The Offside Rule’s La Liga expert Alexandra Jonson says Aritz Aduriz – who is having the season of his life for Athletic Bilbao at age 35 – is just like a fine wine… he gets better with age.
“I have never seen this, ever,” Ernesto Valverde said during his post match press conference on Wednesday night. “Usually you think: ‘He’s 35, he has to drop at some stage,’ but you look at him and you don’t want the league to ever finish. He’s incredible. I have never seen this in an outfield player. I have run out of adjectives for him.”
Athletic Club had just beaten Deportivo La Coruña 4-1 at the San Mamés with Aduriz becoming only the sixth player in La Liga history to score a hat-trick at the age of 35, raising his tally to 17 league goals with ten games remaining. It’s a total only one player his age has ever reached in an entire season – Ferenc Puskas back in 1954. No Athletic Club player since Fidel Uriarte, 48 years ago, has managed to score as many after just 27 matchdays.
Add his seven further goals in the Europa League – where he is the top scorer – two in the Copa del Rey and four from the Spanish Supercup, and Aduriz has scored a total of 30 goals this season. Of the players going to this summer’s European Championship in France, only Cristiano Ronaldo (39) and Robert Lewandowski (33) have scored more. Yet there are doubt if Aduriz is even going at all.
Aduriz has only represented the Spanish national team once, playing 15 minutes against Lithuania in 2010. Since then Vicente del Bosque has refused to call him up and seems intent on making Diego Costa, Paco Alcacer and Alvaro Morata his three forwards in France. None are even close to the goalscoring numbers of Aduriz… and not just this season.
Since Aduriz returned to Athletic Club in 2012 (following two previous spells with them) only Cristiano Ronaldo and Lionel Messi have scored more La Liga goals than his 65. The only real argument for why Costa, Paco or Morata should go ahead of him is the fact that they are all significantly younger (Ed. – Yes, even Costa).
Yet, paradoxically, age is what seems to have made Aduriz this good.
“People say goals are innate, but I think that’s debatable” he said to El País in 2015. “In football, like in life, I think you are learning continuously. There are a few privileged people who are born with it, but I think I have learnt it”, he said, concluding: “I was always a late developer.”
For those who follow Spanish football, Aduriz has always been a good player but he has never been this good. Like fine wine, he is just getting better with age. Up until his 31st birthday he averaged 0.29 goals a game. After it he has averaged over 0.55.
“Physically I don’t know if I’m at my best” he claims. Yet he still seems stronger and quicker than he has ever been, confessing to “playing with virtually no pain”.
And he sure is playing.
Few if any have played more than Aduriz’s 44 games, or 3,638 minutes this season. But he still wants to play more, because he genuinely enjoys football. “He lives the game so intensely that age is no handicap,” Unai Emery, his old coach at Valencia, told El Correo.
When Athletic Club reached the Copa del Rey final last season, Mikel Rico stated that if they won he would take it upon himself to build a statue of his teammate. Aduriz had scored in the semi-finals, quarter-finals and the last-16.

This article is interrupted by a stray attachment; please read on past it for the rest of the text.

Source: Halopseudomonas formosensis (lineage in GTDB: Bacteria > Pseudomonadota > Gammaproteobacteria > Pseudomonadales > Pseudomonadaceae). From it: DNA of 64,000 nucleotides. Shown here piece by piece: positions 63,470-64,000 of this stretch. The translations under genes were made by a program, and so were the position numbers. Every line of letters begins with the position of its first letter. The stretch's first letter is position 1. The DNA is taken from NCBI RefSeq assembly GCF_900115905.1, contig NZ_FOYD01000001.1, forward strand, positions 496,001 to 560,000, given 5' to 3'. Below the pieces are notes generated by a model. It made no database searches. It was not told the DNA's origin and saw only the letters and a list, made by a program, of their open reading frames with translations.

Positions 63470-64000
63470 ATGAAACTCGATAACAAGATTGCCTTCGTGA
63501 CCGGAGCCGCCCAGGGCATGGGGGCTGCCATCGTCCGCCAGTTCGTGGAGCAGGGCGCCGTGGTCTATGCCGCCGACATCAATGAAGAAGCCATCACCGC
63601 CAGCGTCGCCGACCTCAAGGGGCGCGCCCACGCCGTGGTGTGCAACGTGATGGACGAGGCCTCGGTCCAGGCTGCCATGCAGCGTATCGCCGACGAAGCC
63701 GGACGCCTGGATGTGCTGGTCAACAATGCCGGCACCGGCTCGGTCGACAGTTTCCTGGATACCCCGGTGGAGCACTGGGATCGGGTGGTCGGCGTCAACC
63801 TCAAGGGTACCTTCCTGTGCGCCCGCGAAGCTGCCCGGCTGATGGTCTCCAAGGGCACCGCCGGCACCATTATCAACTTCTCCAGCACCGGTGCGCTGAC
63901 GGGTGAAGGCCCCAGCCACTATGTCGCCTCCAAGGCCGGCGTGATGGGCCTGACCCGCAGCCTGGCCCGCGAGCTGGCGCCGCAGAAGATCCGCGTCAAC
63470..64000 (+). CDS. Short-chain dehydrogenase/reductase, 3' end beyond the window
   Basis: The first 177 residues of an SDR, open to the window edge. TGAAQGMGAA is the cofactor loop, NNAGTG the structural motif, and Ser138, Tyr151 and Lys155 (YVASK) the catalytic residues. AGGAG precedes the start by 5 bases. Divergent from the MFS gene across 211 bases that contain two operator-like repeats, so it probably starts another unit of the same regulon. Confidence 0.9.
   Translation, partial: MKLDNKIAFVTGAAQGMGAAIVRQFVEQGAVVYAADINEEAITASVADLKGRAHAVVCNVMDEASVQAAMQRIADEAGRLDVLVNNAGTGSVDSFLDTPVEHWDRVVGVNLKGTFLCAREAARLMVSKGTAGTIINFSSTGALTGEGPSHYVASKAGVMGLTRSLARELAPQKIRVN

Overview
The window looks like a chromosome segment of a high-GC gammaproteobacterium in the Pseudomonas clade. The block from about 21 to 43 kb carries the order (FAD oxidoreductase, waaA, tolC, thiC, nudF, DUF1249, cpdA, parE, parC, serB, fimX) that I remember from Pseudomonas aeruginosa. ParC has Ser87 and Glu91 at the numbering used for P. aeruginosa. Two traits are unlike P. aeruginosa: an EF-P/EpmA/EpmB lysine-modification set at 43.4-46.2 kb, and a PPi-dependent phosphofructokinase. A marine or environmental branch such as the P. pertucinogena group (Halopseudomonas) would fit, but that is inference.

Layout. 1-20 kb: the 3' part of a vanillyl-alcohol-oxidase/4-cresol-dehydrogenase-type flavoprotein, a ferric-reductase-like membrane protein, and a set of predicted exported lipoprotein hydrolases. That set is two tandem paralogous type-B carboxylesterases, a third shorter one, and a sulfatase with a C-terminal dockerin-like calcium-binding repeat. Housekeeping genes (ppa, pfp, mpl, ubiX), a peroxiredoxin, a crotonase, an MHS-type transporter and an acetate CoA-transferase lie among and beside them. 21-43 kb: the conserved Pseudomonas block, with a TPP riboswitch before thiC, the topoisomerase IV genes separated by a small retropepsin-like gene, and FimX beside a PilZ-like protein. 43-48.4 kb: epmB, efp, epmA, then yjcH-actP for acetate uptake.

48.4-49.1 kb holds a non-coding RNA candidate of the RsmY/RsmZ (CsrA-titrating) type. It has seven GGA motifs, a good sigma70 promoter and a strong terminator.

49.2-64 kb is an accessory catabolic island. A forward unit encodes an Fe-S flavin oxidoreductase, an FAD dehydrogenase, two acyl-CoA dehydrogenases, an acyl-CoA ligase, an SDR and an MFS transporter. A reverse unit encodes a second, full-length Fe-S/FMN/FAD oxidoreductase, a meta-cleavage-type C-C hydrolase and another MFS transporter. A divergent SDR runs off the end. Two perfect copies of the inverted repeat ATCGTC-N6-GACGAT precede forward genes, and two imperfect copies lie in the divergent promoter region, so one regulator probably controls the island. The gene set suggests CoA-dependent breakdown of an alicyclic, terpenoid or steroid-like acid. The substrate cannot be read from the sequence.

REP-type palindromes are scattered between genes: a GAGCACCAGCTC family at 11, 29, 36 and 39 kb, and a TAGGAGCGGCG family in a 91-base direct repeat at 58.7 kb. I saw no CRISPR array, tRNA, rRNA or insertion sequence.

Athletic lost the final, but the striker started this season with a hat-trick against Barcelona, bringing the Spanish Supercup to Bilbao. At 34, it was his first silverware – and the first trophy Athletic have celebrated in 31 years.
Whether he plays at this summer’s Euros or not, he is already a living legend in Bilbao.
It’s not just the goals that make him a good option for Spain either. Aduriz knows the 4-3-3 system of Spain well, the same system Athletic play. He is an exceptional header of the ball, the best Xavi Hernandez says he’s ever seen, and on Sunday evening, as Athletic defeated Sporting de Gijon, he got his ninth assist of the season.
Nearly everything the team does goes through him. “We play for him; he conditions everything we do,” says Valverde.
When Spanish radio station Cadena Cope asked Fernando Llorente which three forwards he would bring to France, and he said: “Right now the one you would not leave behind is Aduriz.”
When Villarreal’s Roberto Soldado was asked recently if he had a chance to get in the Euro squad, he replied that “saying that is lack of respect to Aduriz.”
As his goals keep coming, the push to get Aduriz to France is constantly growing. And so is the pressure on Vicente del Bosque, who recently admitted to Marca that Aduriz “is an exceptional, unique case”. Despite saying “we don’t select the national team by popular vote,” he added that “when everyone says Aduriz, Aduriz, Aduriz, it’s something we have to think about”.
Is there really anything to think about? It’s quite bizarre that an argument for why Aduriz should go to France has to be made. What we should be debating is whether or not he should be a starter, and I’m not sure that is worth debating either.
Still, the fact remains that there is no certainty he will even be in France this summer. And if that’s the case then the tournament may miss out on one of the world’s best strikers at his peak, just because his birth certificate happens to read 11th of February 1981.